Exploring Health Concerns and Treatments

About Me

Exploring Health Concerns and Treatments

Hello, my name is Tony Williams. Welcome to my site about health concerns. When I was a young child, I was rather sickly. I was in and out of the hospital on a regular basis, as doctors tried to diagnose the conditions affecting my body and mind. Through the years, I learned an immense amount of information about the medical field. I will use this site to explore health concerns and their treatment options in great detail. I invite you to learn more about this important topic, so you are prepared well before the information is needed. Thank you for visiting my site.

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Four Common Acne Treatment Challenges And How To Conquer Them

Sometimes treating your acne is not as straightforward as simply following the directions on a bottle of face wash or a tube or cream and enjoying a clear face days later. Whether you're using a benzoyl peroxide-based acne treatment or one that contains salicylic acid, you're bound to run into a challenge or two along the way. Here's a look at some of the most common of those challenges and how to best address them.

Challenge #1: Your treatment is leaving your face dry and flaky.

Acne treatments tend to be drying. They remove oil from your skin, which helps prevent future pimples from forming. Sometimes both benzoyl peroxide ad salicylic acid treatments can cause your skin to become too dry. If you're looking flaky and you've only been using your treatment for a few days, give your skin a little time to adapt. If you're still dry after 2 weeks, try one or more of these tips:

  • Decrease the frequency of use. If you're using an acne face wash, use it only at night, and use a mild cleanser at night. If you're using an acne treatment cream, try decreasing its use to once per day, or even once every other day.
  • After washing and drying your face, apply a mild moisturizer. Make sure it's labeled "non-comedogenic," which means that it won't clog your pores.

Challenge #2: You've been using your treatment as directed, but still have pimples.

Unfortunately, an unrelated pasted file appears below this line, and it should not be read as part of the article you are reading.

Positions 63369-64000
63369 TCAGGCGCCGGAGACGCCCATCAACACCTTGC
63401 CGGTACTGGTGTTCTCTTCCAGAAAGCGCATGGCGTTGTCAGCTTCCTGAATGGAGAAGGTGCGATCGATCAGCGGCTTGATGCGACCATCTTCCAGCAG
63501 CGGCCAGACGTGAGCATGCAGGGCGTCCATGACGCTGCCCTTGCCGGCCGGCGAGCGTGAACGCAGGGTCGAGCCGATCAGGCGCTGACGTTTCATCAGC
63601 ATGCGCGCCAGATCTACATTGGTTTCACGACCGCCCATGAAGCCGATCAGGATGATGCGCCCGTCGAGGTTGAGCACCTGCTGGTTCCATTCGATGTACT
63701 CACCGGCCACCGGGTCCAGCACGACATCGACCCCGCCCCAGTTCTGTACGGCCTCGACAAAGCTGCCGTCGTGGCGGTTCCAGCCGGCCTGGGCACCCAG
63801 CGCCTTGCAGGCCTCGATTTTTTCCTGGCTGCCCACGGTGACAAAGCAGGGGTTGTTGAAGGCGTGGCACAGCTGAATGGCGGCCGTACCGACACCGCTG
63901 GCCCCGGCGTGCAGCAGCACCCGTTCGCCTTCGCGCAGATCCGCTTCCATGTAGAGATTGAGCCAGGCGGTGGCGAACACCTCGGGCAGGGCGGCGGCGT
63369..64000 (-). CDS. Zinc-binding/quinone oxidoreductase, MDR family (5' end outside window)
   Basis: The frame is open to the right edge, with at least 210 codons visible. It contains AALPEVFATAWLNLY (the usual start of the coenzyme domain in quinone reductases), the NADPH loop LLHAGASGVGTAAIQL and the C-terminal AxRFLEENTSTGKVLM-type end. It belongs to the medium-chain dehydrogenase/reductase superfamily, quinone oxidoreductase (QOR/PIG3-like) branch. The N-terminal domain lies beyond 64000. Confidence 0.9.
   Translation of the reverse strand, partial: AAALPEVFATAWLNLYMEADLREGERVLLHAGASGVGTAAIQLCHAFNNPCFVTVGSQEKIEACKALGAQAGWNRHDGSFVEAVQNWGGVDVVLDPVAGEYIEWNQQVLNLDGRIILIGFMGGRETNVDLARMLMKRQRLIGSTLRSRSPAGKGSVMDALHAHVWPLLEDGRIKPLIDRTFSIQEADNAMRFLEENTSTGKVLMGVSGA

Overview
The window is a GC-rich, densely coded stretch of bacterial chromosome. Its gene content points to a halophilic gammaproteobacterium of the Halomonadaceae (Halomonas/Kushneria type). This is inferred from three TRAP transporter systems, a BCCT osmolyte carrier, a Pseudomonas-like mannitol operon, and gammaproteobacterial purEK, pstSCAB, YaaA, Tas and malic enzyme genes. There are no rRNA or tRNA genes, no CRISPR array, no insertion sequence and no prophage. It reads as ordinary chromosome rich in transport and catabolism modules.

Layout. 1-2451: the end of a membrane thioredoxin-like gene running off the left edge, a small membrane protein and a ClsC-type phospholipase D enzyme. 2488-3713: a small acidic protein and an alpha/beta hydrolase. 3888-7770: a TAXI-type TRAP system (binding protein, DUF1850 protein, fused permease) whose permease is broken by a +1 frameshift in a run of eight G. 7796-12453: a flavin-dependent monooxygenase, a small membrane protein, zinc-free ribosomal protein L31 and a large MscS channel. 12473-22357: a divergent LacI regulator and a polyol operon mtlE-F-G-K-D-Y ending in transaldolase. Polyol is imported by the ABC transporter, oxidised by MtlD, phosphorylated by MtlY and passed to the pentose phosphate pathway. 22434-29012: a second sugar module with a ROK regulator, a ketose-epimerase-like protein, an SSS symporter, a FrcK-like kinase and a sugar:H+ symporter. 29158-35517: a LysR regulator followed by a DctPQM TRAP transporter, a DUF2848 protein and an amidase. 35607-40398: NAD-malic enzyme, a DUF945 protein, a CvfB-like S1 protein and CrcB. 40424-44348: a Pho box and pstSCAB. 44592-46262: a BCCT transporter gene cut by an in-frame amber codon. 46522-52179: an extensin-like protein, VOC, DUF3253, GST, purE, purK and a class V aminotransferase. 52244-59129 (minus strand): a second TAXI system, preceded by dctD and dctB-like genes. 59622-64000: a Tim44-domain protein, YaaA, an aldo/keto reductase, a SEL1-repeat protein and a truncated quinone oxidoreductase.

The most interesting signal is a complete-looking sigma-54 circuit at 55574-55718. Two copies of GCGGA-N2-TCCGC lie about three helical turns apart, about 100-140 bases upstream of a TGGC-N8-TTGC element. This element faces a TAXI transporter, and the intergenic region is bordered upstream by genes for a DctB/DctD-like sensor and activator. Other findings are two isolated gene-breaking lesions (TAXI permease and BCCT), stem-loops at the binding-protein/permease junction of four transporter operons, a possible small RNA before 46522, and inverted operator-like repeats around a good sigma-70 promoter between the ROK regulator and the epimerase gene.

Everyone's acne is different and responds to different medications. If you're just started using a new treatment, give your skin a month to adapt before deciding whether or not it's effective. If you still have not experienced an improvement within a month, try switching to a medication with a higher concentration of active ingredients. For example, if you're using a benzoyl peroxide, treatment switching from a 2% to a 5% solution may do the trick. You could also contact a dermatologist to see if there's a prescription treatment that may do a better job.

Also look at all of your beauty products carefully, and make sure they are all labeled "non-comedogenic." Switching your moisturizer, foundation, and other cosmetics over to versions made specifically for acne sufferers may allow your treatment to work more effectively.

Challenge #3: Instead of whiteheads, you now have blackhead pimples.

Sometimes acne medications effectively clear whiteheads, but they leave behind annoying blackheads. Blackheads are caused by the buildup of oil and dead skin cells in your pores. Exfoliating your skin regularly will help clear them up. Look for a gentle exfoliating wash, and use it one to two times per week to keep dead skin cells at bay. You may want to avoid using your acne treatment on the day you exfoliate to a prevent making your skin overly dry.

Challenge #4: Your treatment seems to be making your skin oily.

Sometimes the drying effect of an acne treatment medication causes your skin to overreact by producing more oil than is normal. In many patients, this side effect subsides within a few weeks of starting a new acne medication. Try using oil blotting sheets to keep your oil slick under control, and if the symptom does not subside within a month of starting a new treatment, try the following:

  • Switch to a lighter moisturizer, or only use your moisturizer every other day.
  • Try an acne medication with a lower concentration of the same active ingredient.
  • Use makeup made especially for oil skin.

Many cases of minor to moderate acne can be successfully treated with over-the-counter remedies, as long as you're willing to identify challenges and work around them. If you've tried several over-the-counter treatments and have not found one that agrees with your skin type, don't hesitate to visit a dermatologist. He or she can look closely at your skin and prescribe a solution that is most likely to work. Keep in mind, there may still be challenges involved with acne treatment -- but with a little innovation, you can face them head on.